Let the battle of ideas commence
The gauntlet has been laid; the battle lines are drawn; the stakes are clear. It is time for we the battalions to bear arms and truly give life to the political debate in Britain
As the Government laid out its legislative agenda in yesterday’s Queen’s speech, and at its anniversary, the doors of debate have been flung open.
Not only is the leadership of the Conservative party under scrutiny following broad punishment at the national polls, and the contrary exaltation of a certain single mayor – the very ideas that underpin the manifesto and philosophy of the modern Conservative party are in question.
Vote blue, go green; the big society; Lords reform; gay marriage; the general progressive “detoxification” agenda – these feel neither like solid Conservative policies nor substantive policies in themselves.
No party, no leadership, no government, can save itself from the searing correctitude of reality; only time will tell.
The lens of history exposed the unpopular Thatcher government’s brilliance, as it equally exposed the shallow vanity of the immediately popular Blair years.
What has been absent from politics for the last 15 years is enough good ideas on which to build a vision; to engage government in the only purpose it has, not just passing time from one election to the next, but making the nation greater than when it took office, and as great as it can be.
It is impossible to look upon the present through the eyes of history, but one thing that is clear is that this is not a government of great ideas or great vision; at best it is of compromise, short term necessity and questionable pragmatism.
Great ideas come of intense competition, not blind adherence to the doctrine of leadership. We can bemoan our leaders for the absence of ideas and vision to a point, but ultimately there must be a realisation that a real and ferocious battle of ideas has to take place, and the cohorts of that battle must be us.
It is a great shame that the inhabitants of the Westminster village do not pay credit to their surroundings in engaging in the level of debate that was once commonplace. Either Westminster’s current inhabitants lack the intellect, or they find its environment unwilling.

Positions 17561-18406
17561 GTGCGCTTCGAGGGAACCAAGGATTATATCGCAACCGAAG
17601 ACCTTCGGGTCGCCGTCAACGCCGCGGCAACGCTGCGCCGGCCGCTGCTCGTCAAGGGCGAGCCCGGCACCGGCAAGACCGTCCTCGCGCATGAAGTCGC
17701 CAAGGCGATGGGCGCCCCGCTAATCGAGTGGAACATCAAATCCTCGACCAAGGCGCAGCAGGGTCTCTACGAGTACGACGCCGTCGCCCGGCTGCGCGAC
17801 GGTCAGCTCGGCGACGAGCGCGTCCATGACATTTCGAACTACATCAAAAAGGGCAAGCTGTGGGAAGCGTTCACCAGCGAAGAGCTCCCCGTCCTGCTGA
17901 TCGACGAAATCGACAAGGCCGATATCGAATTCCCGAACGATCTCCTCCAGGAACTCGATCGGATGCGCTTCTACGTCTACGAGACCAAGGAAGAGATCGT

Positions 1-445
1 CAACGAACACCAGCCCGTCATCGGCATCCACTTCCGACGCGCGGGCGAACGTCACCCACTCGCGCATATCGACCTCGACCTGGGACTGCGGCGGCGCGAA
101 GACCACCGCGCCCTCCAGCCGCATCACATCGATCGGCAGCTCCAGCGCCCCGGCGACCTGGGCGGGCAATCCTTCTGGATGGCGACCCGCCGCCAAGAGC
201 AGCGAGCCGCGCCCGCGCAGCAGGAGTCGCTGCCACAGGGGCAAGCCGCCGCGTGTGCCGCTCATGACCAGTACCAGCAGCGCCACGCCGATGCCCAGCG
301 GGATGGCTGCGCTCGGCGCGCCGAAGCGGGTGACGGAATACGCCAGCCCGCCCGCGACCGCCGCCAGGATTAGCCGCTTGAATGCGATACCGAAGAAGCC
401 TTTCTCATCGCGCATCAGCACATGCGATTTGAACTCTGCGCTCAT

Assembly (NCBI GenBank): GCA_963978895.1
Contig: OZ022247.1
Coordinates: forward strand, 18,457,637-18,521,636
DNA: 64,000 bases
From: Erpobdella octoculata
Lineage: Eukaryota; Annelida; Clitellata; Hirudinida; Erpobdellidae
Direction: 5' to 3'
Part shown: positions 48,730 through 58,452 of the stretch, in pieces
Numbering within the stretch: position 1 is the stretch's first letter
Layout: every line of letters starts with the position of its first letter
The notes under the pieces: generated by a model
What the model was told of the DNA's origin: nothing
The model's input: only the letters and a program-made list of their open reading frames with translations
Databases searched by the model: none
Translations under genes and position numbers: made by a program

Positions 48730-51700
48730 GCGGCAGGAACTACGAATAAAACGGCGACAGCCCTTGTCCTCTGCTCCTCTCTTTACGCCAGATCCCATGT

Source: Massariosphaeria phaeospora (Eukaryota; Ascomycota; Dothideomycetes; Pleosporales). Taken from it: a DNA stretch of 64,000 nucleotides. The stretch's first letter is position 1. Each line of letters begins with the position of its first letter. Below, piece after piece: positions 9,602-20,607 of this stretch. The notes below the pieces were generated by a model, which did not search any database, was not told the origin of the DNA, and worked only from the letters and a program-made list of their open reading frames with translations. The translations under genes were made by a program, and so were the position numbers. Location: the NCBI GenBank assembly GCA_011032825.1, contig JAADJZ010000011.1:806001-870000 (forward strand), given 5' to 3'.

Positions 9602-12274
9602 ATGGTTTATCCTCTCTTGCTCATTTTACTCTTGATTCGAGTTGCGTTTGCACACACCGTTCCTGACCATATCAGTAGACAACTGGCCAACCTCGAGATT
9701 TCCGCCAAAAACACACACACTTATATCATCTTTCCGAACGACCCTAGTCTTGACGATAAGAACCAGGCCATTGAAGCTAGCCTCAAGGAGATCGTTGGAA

I believe it must be the latter. We live in an age supposedly of freedom yet where there is great fear of derision in speaking one’s mind, either to how the court of media opinion will perceive it, or how well our colleagues and leaders will digest it.
At a recent dinner with Dr David Starkey, he expressed many ideas and critiques which I feel most Conservatives support. I commented that his views were correct, but unusually forthright, to which he replied: “Why? The points I make are unremarkable, hardly extreme and this should be the centre of the debate – it cannot be on my shoulders alone.”
Why indeed; that dinner was full of opinions from all corners of the room, yet the newspapers the next day were full only of the so called outspoken views of Dr Starkey.
In a recent interview David Cameron said, “I do not like cutting down tall poppies, if anything I like too many tall poppies around me”.
Outside of Afghanistan I have seen few tall poppies emerge in the first two years of this government – in or out of the elected house. But the gauntlet has been laid; the battle lines are drawn; the stakes are clear. It is time for we the battalions to bear arms and truly give life to the debate.
Ben Harris-Quinney is the Chairman of the Bow Group and Contributing Editor to The Commentator
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